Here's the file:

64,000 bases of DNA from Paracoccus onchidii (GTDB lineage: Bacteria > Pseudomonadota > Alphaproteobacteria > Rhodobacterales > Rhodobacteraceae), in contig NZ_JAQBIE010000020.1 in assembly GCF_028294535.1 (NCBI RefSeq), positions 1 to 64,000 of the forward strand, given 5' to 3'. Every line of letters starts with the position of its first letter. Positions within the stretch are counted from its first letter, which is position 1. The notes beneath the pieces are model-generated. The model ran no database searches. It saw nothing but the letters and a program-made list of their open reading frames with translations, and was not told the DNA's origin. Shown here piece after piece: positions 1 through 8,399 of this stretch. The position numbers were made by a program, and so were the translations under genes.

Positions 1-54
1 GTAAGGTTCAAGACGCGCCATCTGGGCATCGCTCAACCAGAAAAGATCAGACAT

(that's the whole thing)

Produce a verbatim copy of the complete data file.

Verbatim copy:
64,000 bases of DNA from Paracoccus onchidii (GTDB lineage: Bacteria > Pseudomonadota > Alphaproteobacteria > Rhodobacterales > Rhodobacteraceae), in contig NZ_JAQBIE010000020.1 in assembly GCF_028294535.1 (NCBI RefSeq), positions 1 to 64,000 of the forward strand, given 5' to 3'. Every line of letters starts with the position of its first letter. Positions within the stretch are counted from its first letter, which is position 1. The notes beneath the pieces are model-generated. The model ran no database searches. It saw nothing but the letters and a program-made list of their open reading frames with translations, and was not told the DNA's origin. Shown here piece after piece: positions 1 through 8,399 of this stretch. The position numbers were made by a program, and so were the translations under genes.

Positions 1-54
1 GTAAGGTTCAAGACGCGCCATCTGGGCATCGCTCAACCAGAAAAGATCAGACAT